Cintiq 21UX Interactive Pen Display full review
Computer tablet company Wacom has upgraded its flagship Cintiq range with the introduction of the Cintiq 21UX, replacing the 18.1-inch model at the same price.
Weighing in at a 22.4lb (10.2kg), the pressure-sensitive LCD tablet is both a beauty and a beast. Anyone who has ever said size doesn’t matter has clearly never seen the 21.3-inch Cintiq 21UX. Wacom users accustomed to drawing in one place while looking at another will need a little re-education, but all for the better. The screen real-estate on offer is initially overwhelming for anyone who has worked exclusively on an A6 size tablet. The display lets the user draw directly onto the UXGA 24-bit screen. This adds a real hands-on, realistic, almost organic feel to the creative process. Even the most dramatic strokes aren’t limited while sketching across the expansive surface.
As well as size, the Cintiq 21UX adds features previously found only on Wacom’s top-end Intuos3 range, given a five-star review by Macworld last November.
ExpressKeys and Touch Strips sit right and left (to accommodate southpaws) of the screen and used correctly add to productivity. The ExpressKeys are two freely programmable, four-button keypads that are pre-configured with frequently used modifier keys, such as Ctrl, Option, Shift and Space. The Touch Strip acts like a scroll bar with presets to allow zooming and scrolling in various applications.
You can modify these or simply switch them off within System Preferences until you get to grips with both. Unlike previous Wacom tablets, which used a series of virtual buttons along the top of the tablet, these additions are not a novelty.
A large aorta-like cable runs from the display down to the computer, where three connections for power, USB data and preferred DVI video connection fork. These, along with weight, restrict portability, although the display can be fixed to any mount arm or stand conforming to the VESA 100 standard. On-screen display (OSD) controls are positioned top-right on the underside of the screen. The controls are slightly fiddly but become intuitive with a little practice. Calibrating the tablet in order to align the screen cursor position with the position of the pen on the display screen takes a while. It’s also vital to experiment with the display’s position, setting up your work area to be both productive and ergonomically safe. Unlike working on a traditional Wacom tablet, height and tilt are options that can affect your wellbeing. Take breaks and experiment, use different settings for different tasks – especially when the keyboard comes into play.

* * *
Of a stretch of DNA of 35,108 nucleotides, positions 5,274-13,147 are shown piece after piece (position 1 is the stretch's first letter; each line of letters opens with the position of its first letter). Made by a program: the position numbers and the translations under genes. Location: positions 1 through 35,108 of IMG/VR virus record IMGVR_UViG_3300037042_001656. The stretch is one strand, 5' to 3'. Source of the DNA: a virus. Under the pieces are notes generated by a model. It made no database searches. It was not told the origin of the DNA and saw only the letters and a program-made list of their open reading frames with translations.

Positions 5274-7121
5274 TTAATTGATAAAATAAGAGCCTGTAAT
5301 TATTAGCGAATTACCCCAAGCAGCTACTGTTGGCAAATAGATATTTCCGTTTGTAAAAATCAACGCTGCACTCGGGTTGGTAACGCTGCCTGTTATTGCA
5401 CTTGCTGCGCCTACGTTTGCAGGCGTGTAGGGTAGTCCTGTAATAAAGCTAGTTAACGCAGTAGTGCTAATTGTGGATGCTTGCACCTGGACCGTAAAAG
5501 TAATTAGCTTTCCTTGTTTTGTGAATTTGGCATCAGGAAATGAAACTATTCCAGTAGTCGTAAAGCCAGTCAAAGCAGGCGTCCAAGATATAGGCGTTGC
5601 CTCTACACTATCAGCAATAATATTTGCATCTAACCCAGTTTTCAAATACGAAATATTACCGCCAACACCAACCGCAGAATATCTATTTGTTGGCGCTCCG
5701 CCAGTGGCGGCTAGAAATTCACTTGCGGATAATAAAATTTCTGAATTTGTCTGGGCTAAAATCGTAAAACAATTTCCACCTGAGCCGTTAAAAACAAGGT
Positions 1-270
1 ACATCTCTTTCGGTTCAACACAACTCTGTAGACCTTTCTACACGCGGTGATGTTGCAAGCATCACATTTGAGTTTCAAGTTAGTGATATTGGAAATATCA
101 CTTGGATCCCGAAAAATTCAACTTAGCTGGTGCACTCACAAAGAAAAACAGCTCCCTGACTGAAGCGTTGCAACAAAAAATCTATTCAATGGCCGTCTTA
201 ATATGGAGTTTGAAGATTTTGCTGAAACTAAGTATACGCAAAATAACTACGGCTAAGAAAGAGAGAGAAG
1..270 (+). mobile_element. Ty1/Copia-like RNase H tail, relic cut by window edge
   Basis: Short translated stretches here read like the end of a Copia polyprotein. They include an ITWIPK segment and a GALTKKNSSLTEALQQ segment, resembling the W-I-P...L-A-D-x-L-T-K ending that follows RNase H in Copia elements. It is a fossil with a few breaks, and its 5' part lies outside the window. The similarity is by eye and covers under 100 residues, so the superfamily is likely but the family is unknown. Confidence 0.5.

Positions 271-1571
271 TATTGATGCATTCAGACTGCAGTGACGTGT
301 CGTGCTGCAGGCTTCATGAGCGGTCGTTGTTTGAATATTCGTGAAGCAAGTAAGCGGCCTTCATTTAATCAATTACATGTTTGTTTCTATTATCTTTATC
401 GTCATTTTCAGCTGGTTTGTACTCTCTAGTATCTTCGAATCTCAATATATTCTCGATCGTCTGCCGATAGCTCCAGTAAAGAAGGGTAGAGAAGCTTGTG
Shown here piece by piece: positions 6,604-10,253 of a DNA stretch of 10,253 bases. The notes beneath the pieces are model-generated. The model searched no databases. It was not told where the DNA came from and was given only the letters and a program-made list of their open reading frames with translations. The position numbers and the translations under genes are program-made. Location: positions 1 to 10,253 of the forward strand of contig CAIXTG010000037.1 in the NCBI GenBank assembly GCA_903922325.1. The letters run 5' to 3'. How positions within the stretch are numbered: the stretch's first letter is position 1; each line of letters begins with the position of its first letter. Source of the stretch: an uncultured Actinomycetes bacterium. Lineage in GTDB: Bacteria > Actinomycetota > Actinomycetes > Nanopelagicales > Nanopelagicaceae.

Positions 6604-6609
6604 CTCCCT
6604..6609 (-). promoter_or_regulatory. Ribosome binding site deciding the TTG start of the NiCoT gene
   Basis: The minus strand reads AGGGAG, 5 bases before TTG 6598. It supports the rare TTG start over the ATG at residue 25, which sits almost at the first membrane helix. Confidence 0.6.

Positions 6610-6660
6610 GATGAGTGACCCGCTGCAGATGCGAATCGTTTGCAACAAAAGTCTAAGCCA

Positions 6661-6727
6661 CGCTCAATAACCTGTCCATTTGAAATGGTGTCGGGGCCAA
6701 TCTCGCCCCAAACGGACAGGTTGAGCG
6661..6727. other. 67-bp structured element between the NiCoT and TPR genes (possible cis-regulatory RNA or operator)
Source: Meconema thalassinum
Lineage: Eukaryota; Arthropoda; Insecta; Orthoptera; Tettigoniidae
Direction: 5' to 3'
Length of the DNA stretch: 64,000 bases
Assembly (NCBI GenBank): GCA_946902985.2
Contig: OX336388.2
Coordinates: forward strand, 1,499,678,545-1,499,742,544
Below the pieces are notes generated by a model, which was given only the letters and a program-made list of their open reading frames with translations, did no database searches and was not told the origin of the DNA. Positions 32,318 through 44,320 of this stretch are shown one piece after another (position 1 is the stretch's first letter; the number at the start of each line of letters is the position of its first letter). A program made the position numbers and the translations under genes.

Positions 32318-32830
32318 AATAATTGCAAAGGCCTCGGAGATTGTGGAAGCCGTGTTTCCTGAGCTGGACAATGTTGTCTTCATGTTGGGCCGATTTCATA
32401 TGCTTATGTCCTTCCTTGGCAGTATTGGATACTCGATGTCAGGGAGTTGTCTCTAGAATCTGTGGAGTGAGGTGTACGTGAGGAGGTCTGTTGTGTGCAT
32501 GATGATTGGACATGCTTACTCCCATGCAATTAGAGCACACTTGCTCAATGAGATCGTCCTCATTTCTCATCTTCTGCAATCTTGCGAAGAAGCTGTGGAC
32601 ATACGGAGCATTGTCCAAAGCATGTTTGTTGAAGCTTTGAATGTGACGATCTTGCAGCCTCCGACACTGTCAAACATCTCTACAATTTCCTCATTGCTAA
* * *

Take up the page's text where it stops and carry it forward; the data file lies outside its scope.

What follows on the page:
The display itself is a work of mechanical beauty, a sleek solid grey tablet that rivals Apple in the design department. It’s also practical and well engineered, free of glare and flicker. The stats are impressive: 1,600-x-1,200 pixels, 170-degree viewing angle, a tilt-sensitive pen with 1,024 pressure-sensitivity levels in both the pen tip and eraser. The display can be tilted and twisted to your heart’s desire, viewed vertically or virtually flat. Spinning the display on its stand is a joy; turning a digital work of art on its side like traditional painting.
With practice, you can use your favourite graphics application in portrait mode like a digital easel. Both screen and stand can withstand the wildest scribbles and scrawls and the weight of forearms and elbows during moments of frenzied inspiration. After a weekend of inspired drawing activity brought on by using the Cintiq 21UX, there were no notable marks or indentations on the screen; it looked as good as new.
The patented ‘Penabled’ Cintiq Grip Pen has been redesigned and ergonomically developed with a cushioned waist to relieve stress. This translates into exceptional control and effective simple ease of use. The display can be used alone as your main monitor, worth considering if you’re budgeting a new system and feel little need for a secondary monitor. An Apple 20-inch display could, however, cost you a third of the price. The Cintiq 21UX also takes up a great deal of physical desktop space – so try before you buy.
A couple of issues related to USB settings and driver failure were rectified using ‘Repair Disk Permissions’ in Apple’s Disk Utility soon after installation. The Cintiq 21UX under review was tested with Adobe Photoshop, Corel Painter, and Alias SketchBook Pro, but comes bundled with the more modest Painter Essentials 2. All performed exceptionally well, enjoying a new lease of life under the superlative conditions offered by the display. Painter was suited best – it’s easy to recreate the stroke-by-stroke feel of traditional painting and draftsmanship – followed closely by Photoshop, size being key to accurate retouching. SketchBook Pro produced a little flare on the screen during faster strokes but this did not distract. Being a seasoned Wacom user, the ability to work directly on a screen with a pressure-sensitive pen is an inspiring joy.